Economic Development

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The old adage about “build it and they will come” certainly seems to apply to Grayslake these days. The village, as part of a multi-year downtown improvement plans, has been making streetscape improvements and adding parking to increase the community’s appeal to businesses of all kinds. In addition, downtown Grayslake is increasingly becoming a destination for those looking for fine dining and shopping in a picturesque community, according to Brett Kryska, assistant village manager.

For instance, the Light the Lamp microbrewery, which came to the village in 2013, has moved to a new downtown Grayslake location – 2 S. Lake Street – in order to produce more beer and also offer food. They revitalized the long-vacant Cupola Building, which was built in the early 1900s, and moved their operations there in June 2018.

Another business for beer aficionados – Beer Bazaar – which sells craft beers from around the world and offers tasting events – is considering moving from their current location in Hainesville to a former doctor’s office at 107 Center St. in Grayslake. They are currently working on a new façade design and are also planning to renovate the building’s interior and make further improvements to the structure near the alley in the rear, Kryska noted.

“That building has not been improved for decades and it has been empty for awhile,” he said.

Elsewhere in Grayslake, the village is using a $1.4 million federal grant to resurface Lake Street from Center Street to Route 83. They will also add curbs and gutters along the stretch of Lake Street from Washington Street to Route 83.

Private improvements also abound. A private investor has spent $6 million to renovate and redevelop the Center Street shopping center, which once housed the Piggly Wiggly grocery store and later the Farmer’s Market grocery. Butera is now the anchor tenant and the entire center has a new façade and architectural look that is more in line with village architectural standards.

On the southwest corner of Washington Street and Atkinson Road, the Northern Lakes Oral Surgery and Dental Implant Center is under construction and is expected to open in late 2018, and the construction of a Circle K convenience store, gas station and car wash has been approved for the corner of Route 83 and Lake Street.

The village is also working on design plans with the Dollar Tree discount chain for the construction of a new store next to the Chase Bank and Advanced Auto Parts store at the intersection of Route 120 and Atkinson Road.

Also at that intersection, Grayslake’s only new car dealership – originally known as Rockenbach Chevrolet, then Rock Chevrolet – has been acquired once again and is now known as Flagg Chevrolet.

“We expect Flagg Chevrolet to make a robust contribution to our local economy, similar to the contribution made when it was the Rockenbach dealership,” Kryska said.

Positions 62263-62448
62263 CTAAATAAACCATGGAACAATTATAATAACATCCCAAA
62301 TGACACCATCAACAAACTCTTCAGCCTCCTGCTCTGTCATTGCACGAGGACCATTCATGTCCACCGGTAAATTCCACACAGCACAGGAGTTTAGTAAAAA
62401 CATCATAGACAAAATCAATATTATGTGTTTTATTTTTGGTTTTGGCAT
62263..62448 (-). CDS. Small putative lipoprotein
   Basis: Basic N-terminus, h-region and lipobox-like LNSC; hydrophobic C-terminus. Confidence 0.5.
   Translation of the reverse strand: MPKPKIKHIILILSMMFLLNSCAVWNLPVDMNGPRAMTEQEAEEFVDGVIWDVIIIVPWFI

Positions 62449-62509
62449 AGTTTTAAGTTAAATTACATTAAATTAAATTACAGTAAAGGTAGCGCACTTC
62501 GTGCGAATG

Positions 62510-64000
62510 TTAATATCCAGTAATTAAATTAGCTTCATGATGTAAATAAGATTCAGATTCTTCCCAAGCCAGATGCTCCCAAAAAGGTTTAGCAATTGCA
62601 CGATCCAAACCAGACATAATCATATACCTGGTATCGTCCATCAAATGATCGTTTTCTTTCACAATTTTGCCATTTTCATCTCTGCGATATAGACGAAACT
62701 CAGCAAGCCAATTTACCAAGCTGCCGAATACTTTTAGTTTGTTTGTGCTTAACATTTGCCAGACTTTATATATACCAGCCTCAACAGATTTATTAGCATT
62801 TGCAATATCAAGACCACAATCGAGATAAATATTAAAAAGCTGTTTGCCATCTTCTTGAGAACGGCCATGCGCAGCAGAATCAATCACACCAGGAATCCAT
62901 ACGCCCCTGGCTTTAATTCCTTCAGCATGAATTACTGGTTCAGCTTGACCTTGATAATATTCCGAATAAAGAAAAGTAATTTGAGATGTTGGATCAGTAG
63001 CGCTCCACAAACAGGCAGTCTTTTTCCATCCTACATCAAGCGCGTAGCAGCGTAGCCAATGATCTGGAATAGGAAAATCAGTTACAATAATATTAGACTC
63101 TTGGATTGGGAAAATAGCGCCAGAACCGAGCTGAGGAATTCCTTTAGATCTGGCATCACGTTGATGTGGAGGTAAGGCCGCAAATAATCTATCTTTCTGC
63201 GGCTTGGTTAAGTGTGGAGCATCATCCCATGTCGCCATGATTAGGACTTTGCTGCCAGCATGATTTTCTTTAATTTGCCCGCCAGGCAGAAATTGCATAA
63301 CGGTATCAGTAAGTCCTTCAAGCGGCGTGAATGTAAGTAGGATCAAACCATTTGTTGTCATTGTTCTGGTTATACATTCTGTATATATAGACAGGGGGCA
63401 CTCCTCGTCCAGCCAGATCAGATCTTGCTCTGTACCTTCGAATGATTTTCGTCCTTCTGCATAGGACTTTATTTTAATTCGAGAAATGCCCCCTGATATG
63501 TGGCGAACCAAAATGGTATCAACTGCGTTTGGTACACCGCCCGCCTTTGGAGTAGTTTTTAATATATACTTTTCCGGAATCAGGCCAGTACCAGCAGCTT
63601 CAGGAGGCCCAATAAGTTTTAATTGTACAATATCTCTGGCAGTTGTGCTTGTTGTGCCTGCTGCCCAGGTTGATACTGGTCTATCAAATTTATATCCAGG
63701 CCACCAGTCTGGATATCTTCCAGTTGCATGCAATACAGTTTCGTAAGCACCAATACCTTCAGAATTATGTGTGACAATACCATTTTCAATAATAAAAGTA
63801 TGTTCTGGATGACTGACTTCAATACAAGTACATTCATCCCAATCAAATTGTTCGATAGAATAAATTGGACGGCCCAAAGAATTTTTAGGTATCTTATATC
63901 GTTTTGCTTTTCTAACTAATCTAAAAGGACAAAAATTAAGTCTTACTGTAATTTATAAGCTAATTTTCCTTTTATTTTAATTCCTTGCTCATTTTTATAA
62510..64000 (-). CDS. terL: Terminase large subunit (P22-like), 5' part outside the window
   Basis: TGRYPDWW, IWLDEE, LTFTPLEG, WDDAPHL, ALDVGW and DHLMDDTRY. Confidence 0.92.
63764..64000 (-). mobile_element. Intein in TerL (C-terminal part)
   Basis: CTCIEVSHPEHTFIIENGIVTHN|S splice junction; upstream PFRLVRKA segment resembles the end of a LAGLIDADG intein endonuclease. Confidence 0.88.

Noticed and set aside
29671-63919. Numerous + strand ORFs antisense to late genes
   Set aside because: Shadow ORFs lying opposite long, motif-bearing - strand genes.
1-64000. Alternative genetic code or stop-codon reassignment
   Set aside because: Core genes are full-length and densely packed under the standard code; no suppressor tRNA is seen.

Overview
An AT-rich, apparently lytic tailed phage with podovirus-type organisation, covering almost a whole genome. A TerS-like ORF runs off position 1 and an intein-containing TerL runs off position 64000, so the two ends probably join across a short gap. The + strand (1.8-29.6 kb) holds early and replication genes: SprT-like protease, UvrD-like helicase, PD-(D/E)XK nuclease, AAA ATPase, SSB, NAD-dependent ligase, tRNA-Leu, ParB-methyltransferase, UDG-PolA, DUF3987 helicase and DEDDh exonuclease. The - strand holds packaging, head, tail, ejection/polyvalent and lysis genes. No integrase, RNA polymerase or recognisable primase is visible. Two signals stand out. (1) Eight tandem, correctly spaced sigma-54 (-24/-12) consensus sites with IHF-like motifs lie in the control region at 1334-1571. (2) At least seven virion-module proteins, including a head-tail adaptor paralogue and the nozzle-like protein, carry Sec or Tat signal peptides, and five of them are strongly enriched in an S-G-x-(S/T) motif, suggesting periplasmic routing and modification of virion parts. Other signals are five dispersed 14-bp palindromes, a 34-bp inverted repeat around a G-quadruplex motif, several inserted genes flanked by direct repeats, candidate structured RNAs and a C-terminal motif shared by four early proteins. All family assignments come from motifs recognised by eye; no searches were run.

Grayslake’s industrial sector is also growing. Okabe Company Inc., a Japanese manufacturer of metal fasteners for automotive and marine applications, is completing the construction of its 130,000-square-foot North American headquarters on 21 acres at the northwest corner of the intersection of Peterson and Midlothian Roads. Many of their 50 to 60 full-time employees have already relocated from Vernon Hills and other locations in the region. Kryska said the potential for a large expansion of the new site exists in the future.

Residential development is underway across Grayslake, too, attracting more residents who will patronize businesses, pay taxes and enjoy village services.

Cal-Atlantic Homes is nearing completion of its Lake Street Square 84-townhouse community and Icon Development is building 32 semi-custom homes of between 2,000 and 3,000 square feet at the Stoney Ridge subdivision, along Rollins Road, just west of Carillon North.

Those new residents will enjoy a number of recently installed improvements to Grayslake’s downtown. For instance, the village is in the midst of the final phase of its downtown improvements project. It is currently adding improvements to the alleyway south of Center Street to allow better pedestrian access to Center Street businesses and has also been expanding downtown parking. Last year they added 23 new spaces to the Whitney Street parking lot and constructed a new 47-space parking lot at the northwest corner of Hawley and Slusser Streets.

“As shopper and diner traffic in the downtown area increases, businesses are looking for more parking,” Kryska said. “So the village is actively looking for places to expand convenient parking.”

The village is also seeking to expand the downtown area’s green space, and has acquired the old 10-acre gelatin factory site along the railroad tracks northeast of the downtown (which has been vacant for about 30 years). The village has demolished the old factory buildings and performed an environmental clean-up of the site. The historic smokestack will be preserved.

Then the site will be improved with a 25-foot-high cardio hill, bike paths, a pavilion with benches, a meandering road providing a connection between the downtown and Central Park, parking and public restrooms.

In addition, the expanded Millennium Court Veteran’s Memorial has been built at the southeast corner of Seymour and Center Streets on the site of a former parking lot. The expanded park features grass and hard-scaping, trestles, benches, a gated archway and monument plaques erected to honor the history of Grayslake and also its veterans of war.

The village board has also approved a long-range plan for the future which includes adding green spaces, sidewalk streetscaping and alley improvements between Pine Street (on the north), Slusser Street (on the west), north alley (on the south) and the Gelatin property/businesses along the railroad tracks and north of Center Street (on the east) in the northern portion of the downtown.